The Group of Eight leaders met with seven African
leaders Monday in Japan, three years after the world's economic superpowers pledged in Gleneagles, Scotland, to
increase foreign aid by $50 billion a year by 2010 -- with half of that going
directly to Africa -- and to cancel the debt of the most heavily indebted poor
But the G-8 has delivered just $3
billion of additional aid pledged to Africa in 2005, according to Debt, AIDS
and Trade in Africa, a group founded by U2 singer Bono and music producer Bob
Geldof, both of whom are active in campaigns for Africa.
Germany, the U.S. and the U.K. are following
through on commitments, while progress from Japan, France, Italy and Canada was
either unclear or weak, DATA said, according to the Associated Press.
German Chancellor Angela Merkel also
has urged G-8 leaders to take a tough stance on Zimbabwe after President Robert
Mugabe's widely denounced election win. Mugabe was the only candidate in the
presidential runoff after his opponent dropped out amid reports of
President Bush, arriving Sunday for
his eighth and final summit, called on wealthy nations to provide mosquito nets
and other aid to Africa to prevent children from "needlessly dying from
"Now is the time for the
comfortable nations to step up and do something about it," he said.
Japan said there has been no
backtracking on the commitments made to Africa.
"I don't understand the
criticism," Japanese Foreign Ministry spokesman Kazuo Kodama. "The
G-8 leaders are very aware of the commitments they have made to African
The soaring cost of food was another
key topic on the agenda, with some experts predicting that the leaders would
announce a food aid package and possibly funds to invest in agricultural
development in poorer nations.
On Monday, European Commission
President Jose Manuel Barroso proposed allocating $1.6 billion that had been
set aside for European farm subsidies to support agriculture in the developing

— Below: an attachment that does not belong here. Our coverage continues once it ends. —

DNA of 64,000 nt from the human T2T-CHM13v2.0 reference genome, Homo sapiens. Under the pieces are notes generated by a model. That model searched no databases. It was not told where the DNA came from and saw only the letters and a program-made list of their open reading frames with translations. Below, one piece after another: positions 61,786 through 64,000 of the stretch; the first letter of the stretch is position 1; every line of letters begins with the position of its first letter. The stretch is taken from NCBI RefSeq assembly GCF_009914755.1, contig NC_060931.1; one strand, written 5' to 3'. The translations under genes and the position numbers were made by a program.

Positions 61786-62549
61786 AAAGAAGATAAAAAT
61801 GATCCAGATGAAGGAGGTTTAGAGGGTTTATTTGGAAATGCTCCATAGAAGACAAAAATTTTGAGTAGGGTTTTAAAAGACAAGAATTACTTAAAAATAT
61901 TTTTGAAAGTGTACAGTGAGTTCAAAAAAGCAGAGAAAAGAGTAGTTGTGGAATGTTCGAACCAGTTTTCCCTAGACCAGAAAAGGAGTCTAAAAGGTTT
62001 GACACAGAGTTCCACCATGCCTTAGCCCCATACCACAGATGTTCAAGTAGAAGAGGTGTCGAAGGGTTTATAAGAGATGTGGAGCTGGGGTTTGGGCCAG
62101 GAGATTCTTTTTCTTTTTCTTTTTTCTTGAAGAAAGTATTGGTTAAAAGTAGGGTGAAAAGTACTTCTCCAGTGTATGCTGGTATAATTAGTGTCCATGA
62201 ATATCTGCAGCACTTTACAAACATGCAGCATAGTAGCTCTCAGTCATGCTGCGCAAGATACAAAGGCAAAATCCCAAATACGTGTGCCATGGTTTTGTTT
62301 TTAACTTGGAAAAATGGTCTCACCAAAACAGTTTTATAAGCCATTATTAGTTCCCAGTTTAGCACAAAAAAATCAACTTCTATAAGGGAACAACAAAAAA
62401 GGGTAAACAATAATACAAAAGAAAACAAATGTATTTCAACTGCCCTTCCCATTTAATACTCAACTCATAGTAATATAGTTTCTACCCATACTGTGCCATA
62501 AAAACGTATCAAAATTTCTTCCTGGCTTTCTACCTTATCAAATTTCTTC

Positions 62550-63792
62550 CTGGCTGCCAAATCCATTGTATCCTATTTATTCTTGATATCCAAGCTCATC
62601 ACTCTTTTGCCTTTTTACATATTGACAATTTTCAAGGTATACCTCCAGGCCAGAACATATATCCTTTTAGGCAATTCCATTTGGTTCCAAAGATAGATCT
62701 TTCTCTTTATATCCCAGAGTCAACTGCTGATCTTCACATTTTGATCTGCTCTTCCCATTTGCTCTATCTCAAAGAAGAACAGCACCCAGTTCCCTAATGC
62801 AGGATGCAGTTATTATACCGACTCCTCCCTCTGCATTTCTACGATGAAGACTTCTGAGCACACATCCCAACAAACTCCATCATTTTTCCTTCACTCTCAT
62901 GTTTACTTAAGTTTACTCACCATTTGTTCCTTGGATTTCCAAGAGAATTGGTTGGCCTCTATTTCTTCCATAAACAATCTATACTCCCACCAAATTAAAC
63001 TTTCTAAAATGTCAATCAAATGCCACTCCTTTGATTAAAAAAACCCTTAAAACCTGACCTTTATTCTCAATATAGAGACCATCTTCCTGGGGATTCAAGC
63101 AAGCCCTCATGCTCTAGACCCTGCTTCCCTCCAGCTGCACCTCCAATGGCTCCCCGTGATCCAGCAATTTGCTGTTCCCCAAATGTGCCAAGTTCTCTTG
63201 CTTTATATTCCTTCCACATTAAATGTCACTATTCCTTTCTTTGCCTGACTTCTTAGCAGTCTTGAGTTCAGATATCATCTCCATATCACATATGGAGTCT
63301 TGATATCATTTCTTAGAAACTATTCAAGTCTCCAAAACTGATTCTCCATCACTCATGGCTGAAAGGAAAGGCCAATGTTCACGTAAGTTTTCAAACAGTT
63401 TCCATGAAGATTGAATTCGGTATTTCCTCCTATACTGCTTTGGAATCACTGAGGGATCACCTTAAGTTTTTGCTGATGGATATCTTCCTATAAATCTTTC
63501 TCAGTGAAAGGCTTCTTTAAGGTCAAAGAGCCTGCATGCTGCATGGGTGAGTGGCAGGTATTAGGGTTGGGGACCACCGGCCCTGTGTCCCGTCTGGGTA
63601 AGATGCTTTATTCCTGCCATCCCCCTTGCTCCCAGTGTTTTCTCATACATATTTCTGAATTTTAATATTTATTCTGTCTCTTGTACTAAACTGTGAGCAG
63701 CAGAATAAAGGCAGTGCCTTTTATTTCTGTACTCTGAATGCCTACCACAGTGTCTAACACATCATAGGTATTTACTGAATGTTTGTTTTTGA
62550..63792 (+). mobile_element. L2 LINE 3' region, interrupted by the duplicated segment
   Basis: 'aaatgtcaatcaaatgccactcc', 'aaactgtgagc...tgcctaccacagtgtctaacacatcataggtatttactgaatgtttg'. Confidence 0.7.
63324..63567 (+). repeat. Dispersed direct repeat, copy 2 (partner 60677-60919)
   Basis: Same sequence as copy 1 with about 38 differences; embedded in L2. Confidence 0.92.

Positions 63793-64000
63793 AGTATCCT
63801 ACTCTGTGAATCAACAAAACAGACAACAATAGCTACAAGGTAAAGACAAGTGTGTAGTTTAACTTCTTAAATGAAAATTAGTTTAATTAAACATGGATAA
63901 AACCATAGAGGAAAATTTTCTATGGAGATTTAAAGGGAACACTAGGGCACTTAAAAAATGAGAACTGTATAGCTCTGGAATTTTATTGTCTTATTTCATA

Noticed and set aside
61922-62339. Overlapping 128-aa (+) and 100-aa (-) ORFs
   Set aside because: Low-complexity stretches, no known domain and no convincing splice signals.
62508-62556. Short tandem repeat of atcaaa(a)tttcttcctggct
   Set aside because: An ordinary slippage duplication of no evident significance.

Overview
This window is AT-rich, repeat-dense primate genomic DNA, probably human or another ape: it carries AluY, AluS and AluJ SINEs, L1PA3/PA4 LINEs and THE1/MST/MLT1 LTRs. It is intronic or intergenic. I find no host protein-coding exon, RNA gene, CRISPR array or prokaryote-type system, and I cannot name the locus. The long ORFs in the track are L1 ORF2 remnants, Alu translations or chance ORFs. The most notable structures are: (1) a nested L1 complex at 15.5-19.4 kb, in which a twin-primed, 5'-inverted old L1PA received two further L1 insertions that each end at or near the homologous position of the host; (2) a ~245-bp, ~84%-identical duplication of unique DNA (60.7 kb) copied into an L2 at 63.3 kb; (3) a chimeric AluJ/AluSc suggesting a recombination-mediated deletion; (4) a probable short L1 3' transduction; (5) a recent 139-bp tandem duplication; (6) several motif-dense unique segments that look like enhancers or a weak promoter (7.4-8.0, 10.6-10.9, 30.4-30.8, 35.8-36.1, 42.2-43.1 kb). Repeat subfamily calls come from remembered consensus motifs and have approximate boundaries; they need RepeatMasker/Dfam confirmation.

world over the next two years.
Talks were expected to shift Tuesday
and Wednesday to climate change as leaders will try to move forward U.N.-led
talks aimed at forging a new global warming accord by the end of next year. The
negotiations have stalled because of deep disagreements over what targets to
set for greenhouse gas reductions, and how much developing countries such as
China and India should be required to participate.
The rift over climate change widened
as the head of the European Commission urged leaders of the world's wealthy
nations to act first in setting targets for reducing greenhouse gases --
putting President Bush in an increasingly lonely position.
U.N. Secretary-General Ban Ki-moon
and World Bank President Robert Zoellick said rich nations need to strengthen
their efforts to meet poverty reduction, education and other development goals
because of instability in the world economy.
China and India say it is up to the
developed world -- the biggest polluters -- to take the lead in the fight
against climate change. Bush has said that developing nations must also sign on
to make any global deal work.
It was unclear whether nations would
be able to agree to a goal of cutting their emissions by 50 percent by 2050.
The Bush administration has not shown any enthusiasm for such a commitment
without cooperation from the Chinese and Indians.
A more ambitious goal of setting
nearer-term targets for 2020 was considered well beyond reach.
Going into a G-8 summit -- after a
separate summit Tuesday with India, Brazil, South Africa and Mexico -- China
has said it is ready to discuss setting medium- and long-term goals for
reducing emissions of polluting gases and is open to negotiating targets.
Citing a final draft of the communique due to be
issued on Tuesday, Japan's Yomiuri newspaper said the G-8 leaders would
highlight downside risks to the world economy and label rising food and oil
prices a "serious threat," according to Reuters
Higher oil and food costs are taking a particularly
heavy toll on the world's poor. A World Bank study issued last week said up to
105 million people could fall below the poverty line due to the leap in food
prices, including 30 million in Africa.
"How we respond to this double jeopardy of
soaring food and oil prices is a test of the global system's commitment to help
the most vulnerable," Zoellick said.